A geography buff might assume a restaurant named Odessa specialized in Russian food. A trivia expert could narrow the field to the southern Ukraine, where the city of Odessa is situated.
Way wrong. Odessa, an ultra-chic Laguna Beach restaurant named for former Los Angeles Laker star Norm Nixon’s grandmother, mixes soul food and classic French cuisine.
Nixon has already tasted restaurant success with the Melrose Avenue restaurant Georgia, which he co-owns along with his choreographer wife Debbie Allen and other celebrity investors. Here, he’s got a whole mouthful of success.
Odessa, which just opened several weeks ago, is the restaurant of the moment among Laguna Beach night crawlers, the hottest place to hit town since Mark’s, and the word is spreading. There’s standing room only most nights, and no sign of a letup.
The dining room is best viewed at opening hour, 5:30 p.m.--the only time it isn’t overwhelmed by a crowd. That’s when it is easiest to notice the elegant appointments: cream-colored wall paneling, tastefully framed charcoal drawings, shiny parquet floor, stone fireplace, room dividers of sheet metal cut out in floral patterns.
Chef Timothy Dean trained in Washington at the famous (now closed) Jean-Louis at the Watergate. His mentor there, Jean-Louis Palladin, championed southwestern French cooking, which runs to foie gras, duck confit and similarly un-Laguna ingredients, but don’t expect Dean to have ventured much duck fat on this menu. You will find foie gras and truffles, which Dean sneaks into ravioli and even mashed potatoes, but you’ll also be plied with traditional Southern foods filtered through French sensibilities. Bon appetit, y’all.
Unfortunately, the marriage doesn’t always work. A few dishes are so richly presented you begin to long for more simple versions. Both the smothered pork chops and fried chicken come finished in a rich demiglace meat reduction, which is just overkill. And barbecued baby back ribs with pumpkin risotto and shaved Parmesan? I rest my case.
When Dean is on his game, though, he proves to be one of Orange County’s best young chefs. His warm spinach salad is dressed with an unusual mix of tastes that wakes up your palate with a jolt: lightly fried chicken livers, shallot confit and an herbed bacon vinaigrette. Sweet potato gnocchi with smoked Gouda and grilled calamari sounds a bit bizarre, but the pasta melts in your mouth and the smokiness of the cheese plays nicely off potato’s natural sweetness.
Still, you just shouldn’t over-Frenchify Southern food. The waiters make a big show of ladling the New Orleans gumbo from an enormous white porcelain terrine into a soup dish stocked with half a blue crab, but I’m put off by its food-processor texture and the fact that it tastes as if the andouille sausage was added at the last minute. The shrimp, corn and okra fritters with green tomato aioli have a similar problem. The corn and okra fritters are bland; they might have been better if the shrimp were part of the fritters, as the menu might lead you to believe (they have clearly been grilled separately).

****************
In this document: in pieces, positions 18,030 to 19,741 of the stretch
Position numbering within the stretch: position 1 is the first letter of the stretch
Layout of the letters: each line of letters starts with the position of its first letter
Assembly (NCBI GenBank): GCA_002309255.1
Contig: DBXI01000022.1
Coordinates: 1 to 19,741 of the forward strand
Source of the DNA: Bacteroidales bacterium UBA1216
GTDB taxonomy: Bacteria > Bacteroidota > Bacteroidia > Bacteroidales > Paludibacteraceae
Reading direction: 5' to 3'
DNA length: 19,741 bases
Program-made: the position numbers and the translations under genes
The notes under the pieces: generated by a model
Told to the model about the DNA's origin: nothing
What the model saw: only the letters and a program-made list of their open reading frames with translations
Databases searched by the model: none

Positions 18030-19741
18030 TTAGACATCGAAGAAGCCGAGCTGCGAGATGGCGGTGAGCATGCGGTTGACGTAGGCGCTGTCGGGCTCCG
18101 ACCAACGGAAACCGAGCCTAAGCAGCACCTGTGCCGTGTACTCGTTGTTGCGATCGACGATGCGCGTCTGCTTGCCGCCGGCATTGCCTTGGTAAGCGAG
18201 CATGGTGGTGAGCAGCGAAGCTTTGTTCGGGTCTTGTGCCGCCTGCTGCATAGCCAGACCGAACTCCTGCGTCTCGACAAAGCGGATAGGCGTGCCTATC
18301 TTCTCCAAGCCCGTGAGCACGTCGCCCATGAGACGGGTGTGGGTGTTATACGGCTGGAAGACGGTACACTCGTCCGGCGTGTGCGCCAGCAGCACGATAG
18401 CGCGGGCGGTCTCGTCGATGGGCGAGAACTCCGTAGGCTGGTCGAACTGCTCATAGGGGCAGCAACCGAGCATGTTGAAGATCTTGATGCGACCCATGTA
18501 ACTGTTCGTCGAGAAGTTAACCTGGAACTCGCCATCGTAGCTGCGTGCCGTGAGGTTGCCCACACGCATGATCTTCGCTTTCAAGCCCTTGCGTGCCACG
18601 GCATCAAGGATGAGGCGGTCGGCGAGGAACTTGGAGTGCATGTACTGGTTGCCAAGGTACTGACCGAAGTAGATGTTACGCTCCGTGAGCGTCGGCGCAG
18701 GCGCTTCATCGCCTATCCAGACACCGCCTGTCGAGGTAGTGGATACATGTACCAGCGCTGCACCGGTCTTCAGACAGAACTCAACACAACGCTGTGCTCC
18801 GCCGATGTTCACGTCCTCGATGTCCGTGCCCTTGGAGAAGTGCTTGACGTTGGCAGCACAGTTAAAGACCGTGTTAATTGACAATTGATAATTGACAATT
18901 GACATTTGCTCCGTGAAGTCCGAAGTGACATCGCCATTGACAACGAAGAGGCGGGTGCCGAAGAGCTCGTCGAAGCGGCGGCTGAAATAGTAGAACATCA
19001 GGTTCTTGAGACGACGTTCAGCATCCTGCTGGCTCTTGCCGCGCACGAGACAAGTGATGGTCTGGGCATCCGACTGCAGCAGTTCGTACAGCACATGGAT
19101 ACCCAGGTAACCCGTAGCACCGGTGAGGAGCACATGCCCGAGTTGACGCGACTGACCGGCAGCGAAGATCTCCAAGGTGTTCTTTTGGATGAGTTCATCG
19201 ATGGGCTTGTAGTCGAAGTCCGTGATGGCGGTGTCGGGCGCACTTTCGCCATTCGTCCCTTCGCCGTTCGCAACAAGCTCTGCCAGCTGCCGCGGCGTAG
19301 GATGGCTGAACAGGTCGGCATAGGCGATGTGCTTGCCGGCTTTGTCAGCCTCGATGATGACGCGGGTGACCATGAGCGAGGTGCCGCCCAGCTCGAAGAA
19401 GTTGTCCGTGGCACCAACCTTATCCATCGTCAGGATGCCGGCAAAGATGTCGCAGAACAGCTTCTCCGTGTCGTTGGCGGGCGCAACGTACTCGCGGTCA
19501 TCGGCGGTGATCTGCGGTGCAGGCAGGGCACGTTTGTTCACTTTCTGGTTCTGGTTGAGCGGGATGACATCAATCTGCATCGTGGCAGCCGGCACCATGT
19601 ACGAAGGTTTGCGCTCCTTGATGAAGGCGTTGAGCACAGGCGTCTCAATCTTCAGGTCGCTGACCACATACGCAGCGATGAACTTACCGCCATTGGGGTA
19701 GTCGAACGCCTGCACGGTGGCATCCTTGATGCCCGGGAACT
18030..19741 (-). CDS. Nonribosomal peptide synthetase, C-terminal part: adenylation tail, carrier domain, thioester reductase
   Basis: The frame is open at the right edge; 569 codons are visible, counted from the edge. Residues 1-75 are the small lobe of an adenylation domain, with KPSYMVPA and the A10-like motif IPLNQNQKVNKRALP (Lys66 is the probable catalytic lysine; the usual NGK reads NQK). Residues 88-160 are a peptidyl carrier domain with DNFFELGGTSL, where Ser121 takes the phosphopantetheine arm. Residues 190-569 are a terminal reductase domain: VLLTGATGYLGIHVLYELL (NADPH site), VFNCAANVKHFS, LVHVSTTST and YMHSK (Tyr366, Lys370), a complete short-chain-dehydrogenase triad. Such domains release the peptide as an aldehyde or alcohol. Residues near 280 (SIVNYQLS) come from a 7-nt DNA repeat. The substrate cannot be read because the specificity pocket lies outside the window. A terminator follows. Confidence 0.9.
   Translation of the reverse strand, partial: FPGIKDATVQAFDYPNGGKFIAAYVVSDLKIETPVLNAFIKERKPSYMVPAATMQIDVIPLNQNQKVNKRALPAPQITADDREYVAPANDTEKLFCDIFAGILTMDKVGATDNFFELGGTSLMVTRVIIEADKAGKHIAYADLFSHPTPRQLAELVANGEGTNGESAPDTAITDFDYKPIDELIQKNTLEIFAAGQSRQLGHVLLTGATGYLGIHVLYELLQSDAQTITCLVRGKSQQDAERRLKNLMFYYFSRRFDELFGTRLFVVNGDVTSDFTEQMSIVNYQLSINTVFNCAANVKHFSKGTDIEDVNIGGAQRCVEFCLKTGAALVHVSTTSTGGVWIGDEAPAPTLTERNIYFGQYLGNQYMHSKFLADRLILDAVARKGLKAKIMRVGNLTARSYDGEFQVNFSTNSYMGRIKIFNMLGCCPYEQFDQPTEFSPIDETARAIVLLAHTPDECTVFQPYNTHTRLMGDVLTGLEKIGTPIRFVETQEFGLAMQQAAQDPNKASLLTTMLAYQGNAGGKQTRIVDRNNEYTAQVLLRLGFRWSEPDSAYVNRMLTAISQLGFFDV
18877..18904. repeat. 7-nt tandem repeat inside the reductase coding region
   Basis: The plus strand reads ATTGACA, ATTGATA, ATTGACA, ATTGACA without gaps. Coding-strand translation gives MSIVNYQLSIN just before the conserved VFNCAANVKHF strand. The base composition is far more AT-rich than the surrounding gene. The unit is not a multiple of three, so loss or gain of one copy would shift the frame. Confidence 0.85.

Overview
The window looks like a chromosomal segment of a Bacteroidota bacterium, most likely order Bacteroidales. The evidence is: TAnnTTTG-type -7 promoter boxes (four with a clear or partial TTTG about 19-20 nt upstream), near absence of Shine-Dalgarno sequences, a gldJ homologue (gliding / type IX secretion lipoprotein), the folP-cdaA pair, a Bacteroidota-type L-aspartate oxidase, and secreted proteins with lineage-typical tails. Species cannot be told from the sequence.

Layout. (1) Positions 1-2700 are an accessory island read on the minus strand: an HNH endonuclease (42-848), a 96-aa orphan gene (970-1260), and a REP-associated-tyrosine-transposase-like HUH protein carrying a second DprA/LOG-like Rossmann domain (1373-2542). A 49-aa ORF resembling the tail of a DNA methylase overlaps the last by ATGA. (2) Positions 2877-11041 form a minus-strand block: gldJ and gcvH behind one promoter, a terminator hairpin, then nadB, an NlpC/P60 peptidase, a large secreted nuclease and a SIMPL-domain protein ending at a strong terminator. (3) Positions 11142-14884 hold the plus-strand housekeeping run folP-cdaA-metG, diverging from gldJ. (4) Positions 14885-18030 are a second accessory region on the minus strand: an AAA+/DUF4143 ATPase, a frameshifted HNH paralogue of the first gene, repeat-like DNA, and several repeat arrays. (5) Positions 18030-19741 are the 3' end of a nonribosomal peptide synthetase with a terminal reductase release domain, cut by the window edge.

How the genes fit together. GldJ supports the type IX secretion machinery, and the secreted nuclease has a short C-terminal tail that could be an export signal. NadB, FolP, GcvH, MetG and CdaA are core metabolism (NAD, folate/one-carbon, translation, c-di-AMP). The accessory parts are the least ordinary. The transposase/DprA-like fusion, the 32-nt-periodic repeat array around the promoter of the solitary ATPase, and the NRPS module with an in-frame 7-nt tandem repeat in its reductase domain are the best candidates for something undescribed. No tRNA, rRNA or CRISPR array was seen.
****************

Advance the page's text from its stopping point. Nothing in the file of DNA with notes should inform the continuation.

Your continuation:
Odessa does a good job with fish. Pan-seared Chilean sea bass with melted leeks and coconut coulis has all the components in correct Laguna Beach synergy. The herb-crusted catfish is perfectly cooked in a fragrant, almost ethereally light crust, though the vegetable risotto and Gorgonzola coulis serve more to distract from the flavor of the fish than anything else. Perhaps the best example of what Dean can do is the scallops, pan-seared along with roasted portabello mushrooms, black truffles and a deft touch of balsamic vinegar.
If you’re feeling adventurous, there is barbecued meatloaf, a grainy terrine-style slab blanketed with a cloyingly sweet red sauce. Fried chicken comes in the form of three gigantic breasts in an unapologetically crunchy batter, but the true star of the plate is the mouth-watering collard greens, tender and redolent of smoked pork.
I’d avoid the grilled Angus New York strip with fried green tomatoes, candy yam mousseline and shallot sauce. It’s a good piece of meat, and the fried green tomatoes would probably make Kathy Bates stand up and cheer, but the yams are mushy and sugary and the plate is overdosed with demiglace. (This is the single brownest plate of food in memory.)
Watch out for the amazingly light but deceptively filling baking powder biscuits, served with warm honey butter almost the minute you are seated. Eat two of them--it’s easy to do--and you’ll ruin your appetite in a hurry.
Desserts are rather French. Sometimes there is a nice chocolate marquise, more or less a free-standing mousse wrapped in a ribbon of chocolate. Even the very buttery double-crusted cobblers--there are always blackberry, peach and apple versions--are really like warm French tarts. There are delicate sorbets too, generally mango or raspberry.
Service is top-notch, and there is an eclectic, well-put-together wine list with a few bargains ('93 Markham Merlot, $34) and a few non-bargains ('94 Mugneret Echezeaux, $100). But I am really burned up by the whopping corkage fee, $20; that’s an awful lot to pay for drinking your own wine, and not even from decent stemware.
I wonder what Odessa herself would say to a $20 corkage. That’s a tradition that could really use a dose of Southern sensibility.
Odessa is high-end moderate to expensive. Soups, salads and appetizers, $6-$11; main dishes, $9.50-$22.
Odessa, 680 S. Coast Highway, Laguna Beach. (714) 376-8792. 5:30-10 p.m. daily. All major cards.